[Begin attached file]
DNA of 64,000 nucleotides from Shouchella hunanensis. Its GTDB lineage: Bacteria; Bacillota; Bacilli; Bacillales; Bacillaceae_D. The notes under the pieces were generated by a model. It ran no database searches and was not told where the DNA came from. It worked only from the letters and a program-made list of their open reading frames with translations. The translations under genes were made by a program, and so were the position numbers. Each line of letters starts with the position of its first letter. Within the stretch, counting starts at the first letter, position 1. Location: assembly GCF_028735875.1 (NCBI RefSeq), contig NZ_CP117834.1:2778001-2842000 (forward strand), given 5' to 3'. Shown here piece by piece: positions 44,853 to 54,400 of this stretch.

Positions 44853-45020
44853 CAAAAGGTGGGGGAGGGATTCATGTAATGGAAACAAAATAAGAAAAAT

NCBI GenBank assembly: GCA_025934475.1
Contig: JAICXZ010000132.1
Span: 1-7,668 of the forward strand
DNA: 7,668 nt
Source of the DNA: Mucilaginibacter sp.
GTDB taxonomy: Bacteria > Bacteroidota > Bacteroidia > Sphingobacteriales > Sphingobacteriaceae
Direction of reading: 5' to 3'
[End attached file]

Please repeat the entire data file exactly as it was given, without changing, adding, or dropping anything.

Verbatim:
DNA of 64,000 nucleotides from Shouchella hunanensis. Its GTDB lineage: Bacteria; Bacillota; Bacilli; Bacillales; Bacillaceae_D. The notes under the pieces were generated by a model. It ran no database searches and was not told where the DNA came from. It worked only from the letters and a program-made list of their open reading frames with translations. The translations under genes were made by a program, and so were the position numbers. Each line of letters starts with the position of its first letter. Within the stretch, counting starts at the first letter, position 1. Location: assembly GCF_028735875.1 (NCBI RefSeq), contig NZ_CP117834.1:2778001-2842000 (forward strand), given 5' to 3'. Shown here piece by piece: positions 44,853 to 54,400 of this stretch.

Positions 44853-45020
44853 CAAAAGGTGGGGGAGGGATTCATGTAATGGAAACAAAATAAGAAAAAT

NCBI GenBank assembly: GCA_025934475.1
Contig: JAICXZ010000132.1
Span: 1-7,668 of the forward strand
DNA: 7,668 nt
Source of the DNA: Mucilaginibacter sp.
GTDB taxonomy: Bacteria > Bacteroidota > Bacteroidia > Sphingobacteriales > Sphingobacteriaceae
Direction of reading: 5' to 3'